Such failings push stateless people onto the margins of Europe’s communities, towards isolation, exploitation and petty ‘survival’ criminality, which in turn can lead to apprehension and detention. Breaking this vicious and discriminatory cycle requires urgent law and policy reform to align national law and practice with regional and international human rights standards.
It is time for European states to fulfil their obligations towards stateless people. The answer is a simple one: identification.
States must urgently put in place effective procedures to identify statelessness within their immigration and international protection systems. If we can effectively identify who is stateless (or at risk of statelessness), then steps can be taken to protect them from unlawful and arbitrary detention, and free them from legal limbo without a nationality to begin to rebuild their lives.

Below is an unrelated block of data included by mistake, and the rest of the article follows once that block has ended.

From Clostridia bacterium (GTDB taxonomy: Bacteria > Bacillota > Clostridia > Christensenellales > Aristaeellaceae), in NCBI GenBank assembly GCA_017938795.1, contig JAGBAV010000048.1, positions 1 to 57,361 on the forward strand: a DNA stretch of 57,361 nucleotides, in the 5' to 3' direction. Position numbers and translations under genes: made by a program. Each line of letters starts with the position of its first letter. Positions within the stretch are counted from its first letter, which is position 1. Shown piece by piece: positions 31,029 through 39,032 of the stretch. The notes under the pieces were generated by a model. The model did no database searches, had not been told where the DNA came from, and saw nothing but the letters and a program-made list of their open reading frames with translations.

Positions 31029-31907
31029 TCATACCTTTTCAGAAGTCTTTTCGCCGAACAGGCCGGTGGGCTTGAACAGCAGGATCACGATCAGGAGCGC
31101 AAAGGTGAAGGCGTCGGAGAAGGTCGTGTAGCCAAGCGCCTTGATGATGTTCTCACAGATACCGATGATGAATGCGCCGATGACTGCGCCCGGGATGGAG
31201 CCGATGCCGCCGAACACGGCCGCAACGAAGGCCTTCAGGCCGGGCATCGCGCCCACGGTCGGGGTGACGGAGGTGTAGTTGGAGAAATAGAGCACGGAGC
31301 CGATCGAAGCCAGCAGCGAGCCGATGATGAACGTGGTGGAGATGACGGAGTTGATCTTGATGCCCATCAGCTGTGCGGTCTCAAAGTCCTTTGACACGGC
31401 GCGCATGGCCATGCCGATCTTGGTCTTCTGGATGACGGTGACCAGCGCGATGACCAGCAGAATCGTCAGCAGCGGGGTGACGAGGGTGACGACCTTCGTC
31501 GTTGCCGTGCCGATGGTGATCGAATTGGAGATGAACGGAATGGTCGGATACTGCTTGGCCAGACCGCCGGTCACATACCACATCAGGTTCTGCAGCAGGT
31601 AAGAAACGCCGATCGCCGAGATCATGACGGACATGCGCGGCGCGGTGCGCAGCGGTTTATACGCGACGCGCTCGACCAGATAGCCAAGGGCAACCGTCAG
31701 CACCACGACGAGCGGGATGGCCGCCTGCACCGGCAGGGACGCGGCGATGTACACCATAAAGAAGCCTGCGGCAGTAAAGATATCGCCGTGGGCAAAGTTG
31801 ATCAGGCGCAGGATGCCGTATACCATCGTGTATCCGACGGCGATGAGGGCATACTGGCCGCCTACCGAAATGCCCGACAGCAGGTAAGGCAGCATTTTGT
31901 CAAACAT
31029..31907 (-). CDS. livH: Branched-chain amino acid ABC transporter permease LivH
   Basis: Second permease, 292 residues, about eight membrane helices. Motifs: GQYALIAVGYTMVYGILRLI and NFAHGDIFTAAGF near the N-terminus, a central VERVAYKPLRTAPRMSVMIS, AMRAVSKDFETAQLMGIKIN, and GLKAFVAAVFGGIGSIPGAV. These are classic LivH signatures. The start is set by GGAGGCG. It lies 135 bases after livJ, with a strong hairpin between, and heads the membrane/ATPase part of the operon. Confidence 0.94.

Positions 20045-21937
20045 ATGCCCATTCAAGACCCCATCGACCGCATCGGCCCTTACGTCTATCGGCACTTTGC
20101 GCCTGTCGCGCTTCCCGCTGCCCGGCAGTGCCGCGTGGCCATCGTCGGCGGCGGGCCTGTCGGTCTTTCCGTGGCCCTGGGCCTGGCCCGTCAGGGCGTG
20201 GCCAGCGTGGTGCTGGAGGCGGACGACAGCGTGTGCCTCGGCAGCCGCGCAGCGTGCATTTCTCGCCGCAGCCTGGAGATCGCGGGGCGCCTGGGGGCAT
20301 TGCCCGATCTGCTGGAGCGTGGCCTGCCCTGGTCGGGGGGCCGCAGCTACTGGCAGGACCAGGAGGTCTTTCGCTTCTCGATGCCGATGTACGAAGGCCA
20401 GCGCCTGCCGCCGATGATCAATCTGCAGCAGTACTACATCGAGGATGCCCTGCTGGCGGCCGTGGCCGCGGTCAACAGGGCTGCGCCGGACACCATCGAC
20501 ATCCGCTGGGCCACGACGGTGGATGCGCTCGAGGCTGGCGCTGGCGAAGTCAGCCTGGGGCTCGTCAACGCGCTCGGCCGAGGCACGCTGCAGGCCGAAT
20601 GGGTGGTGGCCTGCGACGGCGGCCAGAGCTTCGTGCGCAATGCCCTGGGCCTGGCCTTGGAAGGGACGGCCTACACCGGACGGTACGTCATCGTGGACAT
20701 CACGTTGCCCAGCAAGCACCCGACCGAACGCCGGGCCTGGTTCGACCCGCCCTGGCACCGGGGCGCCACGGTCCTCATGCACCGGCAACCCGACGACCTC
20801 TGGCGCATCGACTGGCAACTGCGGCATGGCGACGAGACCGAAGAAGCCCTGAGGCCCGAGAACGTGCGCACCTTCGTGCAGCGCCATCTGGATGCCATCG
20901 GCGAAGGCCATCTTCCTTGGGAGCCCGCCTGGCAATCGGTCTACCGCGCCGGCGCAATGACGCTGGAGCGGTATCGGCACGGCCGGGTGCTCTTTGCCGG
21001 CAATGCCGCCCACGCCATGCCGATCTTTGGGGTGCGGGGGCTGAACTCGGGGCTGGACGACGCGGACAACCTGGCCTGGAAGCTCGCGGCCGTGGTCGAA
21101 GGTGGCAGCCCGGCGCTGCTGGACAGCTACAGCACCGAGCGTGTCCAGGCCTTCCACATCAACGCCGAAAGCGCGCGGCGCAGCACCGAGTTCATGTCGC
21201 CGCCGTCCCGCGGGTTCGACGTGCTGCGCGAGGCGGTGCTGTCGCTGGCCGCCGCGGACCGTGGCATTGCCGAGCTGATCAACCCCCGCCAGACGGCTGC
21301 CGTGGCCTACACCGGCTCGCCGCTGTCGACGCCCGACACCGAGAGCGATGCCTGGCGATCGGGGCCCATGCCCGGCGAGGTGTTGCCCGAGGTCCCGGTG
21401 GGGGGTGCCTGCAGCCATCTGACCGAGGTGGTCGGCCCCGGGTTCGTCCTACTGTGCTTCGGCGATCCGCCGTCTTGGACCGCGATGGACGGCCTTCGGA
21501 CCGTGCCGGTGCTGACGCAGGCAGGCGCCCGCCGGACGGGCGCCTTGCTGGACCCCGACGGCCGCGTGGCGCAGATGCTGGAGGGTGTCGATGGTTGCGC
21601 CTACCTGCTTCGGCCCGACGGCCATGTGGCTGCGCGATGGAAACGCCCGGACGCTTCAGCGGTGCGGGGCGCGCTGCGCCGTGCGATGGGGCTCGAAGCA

Immigration detention should not be used as a tool to implement states’ migration policies. It has severe and long-lasting effects on the mental health of people detained. While this is even more likely to be the case for the stateless, for whom the prospects of being deported are usually minimal, this only adds to the overall case for a systemic overhaul of immigration detention and Europe’s approach to migration.